Monday, September 8, 2008


I have been reading Loneliness, a new book by medical researchers John T. Cacioppo and William Patrick. It's a round-up of psychological, physiological, and neurological studies done on the subject of human loneliness and its sub-concerns: isolation, affiliation, empathy, altruism, and evolutionary genetics. The authors' main point is that human beings are genetically wired to live in groups, and that there are definite physiological and neurological consequences when we don't do that. And the authors can write; this is a lively tome, not a collection of dry journal articles.

Obviously, being alone is not the same as being lonely, and different people have different needs and tolerances for "alone time." That said, there are still traceable patterns among those who self-rate as "fairly" or "very" or "often" lonely. These include increased stress hormones (cortisol et. al.) But what interests me more than that are the specific, limited studies on reactions to loneliness.

To cite only one: Lonely people pay more attention, not less, to social cues and signals than do non-lonely people. This seems counter-intuitive until you come to the analogy with food: hungry people pay more attention to food than the sated. However, the lonely are less skilled at correctly interpreting others' nonverbal cues. Which is one reason they're lonely in the first place.

I wish I had read this book before I sold my story "Act One" to ASIMOV'S. That story, which comes out next year (I think) could have benefited from the knowledge in this book. At any rate, I recommend Loneliness to anyone curious about why the human animal behaves as it does.


bluesman miike Lindner said...

Interesting, Nancy! But I wonder why those lonely people who pay more attention to non-verbal cues don't eventually learn to interpret those cues correctly.

And I wonder too what, if any, correlation there is with adult loneliness and simply not have being =held= as a baby?

Mark said...

Bluesman: I posit that most people just don't realize how much we're able to learn and how much change we can effect in our behavior and social interactions. As an example: I'm a Big-Time Introvert (INTP, FYI) yet have learned to survive in sales and management environments. We do naturally tend to round ourselves out as far as psychological typology over the years, yet the prevailing "wisdom" may be that "it's just the way it is/I am, and nothing can be changed, so just accept it."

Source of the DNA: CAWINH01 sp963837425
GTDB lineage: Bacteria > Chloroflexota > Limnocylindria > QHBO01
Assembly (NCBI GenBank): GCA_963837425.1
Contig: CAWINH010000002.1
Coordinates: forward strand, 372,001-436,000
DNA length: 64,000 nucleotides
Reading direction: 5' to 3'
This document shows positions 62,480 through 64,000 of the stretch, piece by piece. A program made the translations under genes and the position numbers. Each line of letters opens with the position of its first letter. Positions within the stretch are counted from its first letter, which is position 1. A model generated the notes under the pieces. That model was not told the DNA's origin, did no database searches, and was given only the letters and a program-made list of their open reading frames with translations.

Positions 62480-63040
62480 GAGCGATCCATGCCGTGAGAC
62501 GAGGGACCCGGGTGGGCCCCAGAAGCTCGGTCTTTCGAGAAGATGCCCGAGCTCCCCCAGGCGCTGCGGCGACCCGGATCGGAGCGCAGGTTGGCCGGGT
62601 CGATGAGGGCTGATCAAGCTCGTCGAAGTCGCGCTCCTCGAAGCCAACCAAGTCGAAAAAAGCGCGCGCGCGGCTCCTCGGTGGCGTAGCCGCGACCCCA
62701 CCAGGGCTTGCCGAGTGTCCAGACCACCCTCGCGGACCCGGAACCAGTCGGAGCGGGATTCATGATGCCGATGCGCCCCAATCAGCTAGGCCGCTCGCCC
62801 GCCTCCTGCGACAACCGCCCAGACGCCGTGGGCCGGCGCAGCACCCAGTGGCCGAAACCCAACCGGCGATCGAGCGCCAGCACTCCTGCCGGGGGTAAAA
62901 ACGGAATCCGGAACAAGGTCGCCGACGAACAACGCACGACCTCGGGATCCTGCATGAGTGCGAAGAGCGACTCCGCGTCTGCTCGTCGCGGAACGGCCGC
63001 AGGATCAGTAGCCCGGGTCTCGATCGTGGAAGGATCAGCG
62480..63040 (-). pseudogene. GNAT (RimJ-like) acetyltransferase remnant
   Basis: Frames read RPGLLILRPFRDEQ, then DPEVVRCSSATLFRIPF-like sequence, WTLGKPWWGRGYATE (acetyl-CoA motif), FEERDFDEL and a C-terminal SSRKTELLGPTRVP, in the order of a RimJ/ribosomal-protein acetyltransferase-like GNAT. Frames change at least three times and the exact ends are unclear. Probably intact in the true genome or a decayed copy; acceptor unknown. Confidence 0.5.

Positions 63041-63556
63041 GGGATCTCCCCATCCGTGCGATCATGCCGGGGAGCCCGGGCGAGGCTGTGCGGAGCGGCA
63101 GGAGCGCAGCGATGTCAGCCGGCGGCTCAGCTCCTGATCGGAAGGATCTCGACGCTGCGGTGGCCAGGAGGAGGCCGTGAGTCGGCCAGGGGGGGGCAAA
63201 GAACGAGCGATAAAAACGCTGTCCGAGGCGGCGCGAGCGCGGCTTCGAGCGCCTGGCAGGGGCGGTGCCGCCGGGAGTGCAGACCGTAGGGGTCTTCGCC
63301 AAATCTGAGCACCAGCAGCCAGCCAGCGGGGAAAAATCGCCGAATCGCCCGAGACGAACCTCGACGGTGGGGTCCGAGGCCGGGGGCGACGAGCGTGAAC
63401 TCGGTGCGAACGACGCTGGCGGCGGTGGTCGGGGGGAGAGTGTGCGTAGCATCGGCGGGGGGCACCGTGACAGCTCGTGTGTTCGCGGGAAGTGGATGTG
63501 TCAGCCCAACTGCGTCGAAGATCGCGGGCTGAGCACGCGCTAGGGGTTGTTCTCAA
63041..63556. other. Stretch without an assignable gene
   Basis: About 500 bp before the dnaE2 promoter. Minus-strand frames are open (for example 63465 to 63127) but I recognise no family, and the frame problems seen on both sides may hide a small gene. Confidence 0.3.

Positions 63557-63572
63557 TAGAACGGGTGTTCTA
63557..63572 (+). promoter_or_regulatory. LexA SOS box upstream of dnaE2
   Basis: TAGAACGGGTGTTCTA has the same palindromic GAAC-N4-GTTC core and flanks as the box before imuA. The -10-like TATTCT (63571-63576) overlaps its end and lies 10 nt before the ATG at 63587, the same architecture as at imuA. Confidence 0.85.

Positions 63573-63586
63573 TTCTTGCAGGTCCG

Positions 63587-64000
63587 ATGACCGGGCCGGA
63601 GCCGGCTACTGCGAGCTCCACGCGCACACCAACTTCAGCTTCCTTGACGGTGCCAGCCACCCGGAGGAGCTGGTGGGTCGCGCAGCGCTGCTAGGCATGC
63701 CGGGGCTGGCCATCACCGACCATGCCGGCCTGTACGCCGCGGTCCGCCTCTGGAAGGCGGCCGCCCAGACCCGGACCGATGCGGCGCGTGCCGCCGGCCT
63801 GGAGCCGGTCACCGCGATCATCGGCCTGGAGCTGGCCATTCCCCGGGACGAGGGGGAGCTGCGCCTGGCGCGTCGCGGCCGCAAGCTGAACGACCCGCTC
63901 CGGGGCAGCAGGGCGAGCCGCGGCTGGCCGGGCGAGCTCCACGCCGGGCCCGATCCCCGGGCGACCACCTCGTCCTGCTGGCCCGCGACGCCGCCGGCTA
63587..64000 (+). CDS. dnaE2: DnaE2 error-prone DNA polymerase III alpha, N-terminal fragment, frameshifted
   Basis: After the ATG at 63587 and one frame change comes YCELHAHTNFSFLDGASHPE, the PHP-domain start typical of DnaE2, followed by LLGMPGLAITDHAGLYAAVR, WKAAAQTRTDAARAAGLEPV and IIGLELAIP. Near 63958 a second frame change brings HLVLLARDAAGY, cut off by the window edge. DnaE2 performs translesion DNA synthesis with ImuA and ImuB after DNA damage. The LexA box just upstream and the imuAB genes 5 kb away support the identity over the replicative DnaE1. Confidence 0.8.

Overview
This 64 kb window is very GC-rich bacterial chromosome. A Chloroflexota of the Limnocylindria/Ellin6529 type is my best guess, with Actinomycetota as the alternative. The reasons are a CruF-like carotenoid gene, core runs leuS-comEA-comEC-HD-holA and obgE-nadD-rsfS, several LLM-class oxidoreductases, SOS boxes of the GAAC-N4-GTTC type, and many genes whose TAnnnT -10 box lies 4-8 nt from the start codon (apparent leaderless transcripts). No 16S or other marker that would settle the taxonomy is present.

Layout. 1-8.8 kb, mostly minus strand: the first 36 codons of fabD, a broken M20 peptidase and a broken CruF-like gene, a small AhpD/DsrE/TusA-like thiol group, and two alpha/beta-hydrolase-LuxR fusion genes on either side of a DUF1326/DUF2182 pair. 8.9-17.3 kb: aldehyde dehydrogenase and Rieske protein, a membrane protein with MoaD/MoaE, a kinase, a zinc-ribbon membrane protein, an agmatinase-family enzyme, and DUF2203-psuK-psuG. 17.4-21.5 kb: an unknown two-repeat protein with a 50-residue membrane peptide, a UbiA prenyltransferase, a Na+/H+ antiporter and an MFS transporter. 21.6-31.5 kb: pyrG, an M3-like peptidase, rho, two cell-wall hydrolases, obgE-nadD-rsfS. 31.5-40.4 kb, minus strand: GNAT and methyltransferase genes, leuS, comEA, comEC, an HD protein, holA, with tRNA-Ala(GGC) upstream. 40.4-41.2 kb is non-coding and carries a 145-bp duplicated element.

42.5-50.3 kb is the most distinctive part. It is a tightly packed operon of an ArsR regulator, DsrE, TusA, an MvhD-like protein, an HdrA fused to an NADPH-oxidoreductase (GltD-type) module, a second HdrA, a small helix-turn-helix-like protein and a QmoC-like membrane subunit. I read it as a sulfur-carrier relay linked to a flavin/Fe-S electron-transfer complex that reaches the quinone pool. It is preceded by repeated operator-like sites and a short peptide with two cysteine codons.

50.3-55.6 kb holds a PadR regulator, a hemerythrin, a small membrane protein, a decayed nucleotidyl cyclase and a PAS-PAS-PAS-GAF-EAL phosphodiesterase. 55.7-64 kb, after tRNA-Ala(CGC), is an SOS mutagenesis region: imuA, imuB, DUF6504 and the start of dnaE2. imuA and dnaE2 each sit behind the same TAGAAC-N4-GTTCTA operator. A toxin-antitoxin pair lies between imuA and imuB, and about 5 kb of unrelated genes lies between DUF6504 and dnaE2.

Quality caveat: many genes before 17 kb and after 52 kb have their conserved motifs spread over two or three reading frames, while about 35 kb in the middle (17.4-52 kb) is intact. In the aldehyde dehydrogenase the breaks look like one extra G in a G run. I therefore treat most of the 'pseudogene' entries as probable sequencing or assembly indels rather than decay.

References: Brian Tracy, Nathaniel Brandon

Nancy Kress said...

Mark-- I agree with you. I think most of us construct a "public persona" with traits that aren't necessarily natural to us. It's a necessity to exist in a social environment. As long as one doesn't confuse one's public persona wit the inner person, it's fine. In fact, people who won't, or can't, do this, or often socially maladept. I know some of these people.

Anonymous said...

I've found the AA prayer/meditation helpful in such matters: "[May I gain] the serenity to accept what I cannot change, the strength to change what I can, and the wisdom to know the difference."

Nancy, the things you cited from Loneliness may have spoiled the mystery of a character in a story I'm reading. She's been a real puzzle to me but those loneliness traits fit. Bingo? She's also constantly putting out the wrong signals and being misunderstood by others. Is that in the book too?

I see it's in hardcover. I'll try to remember to pick it up in paper -- or, preferably, in ebook format. It sounds fascinating.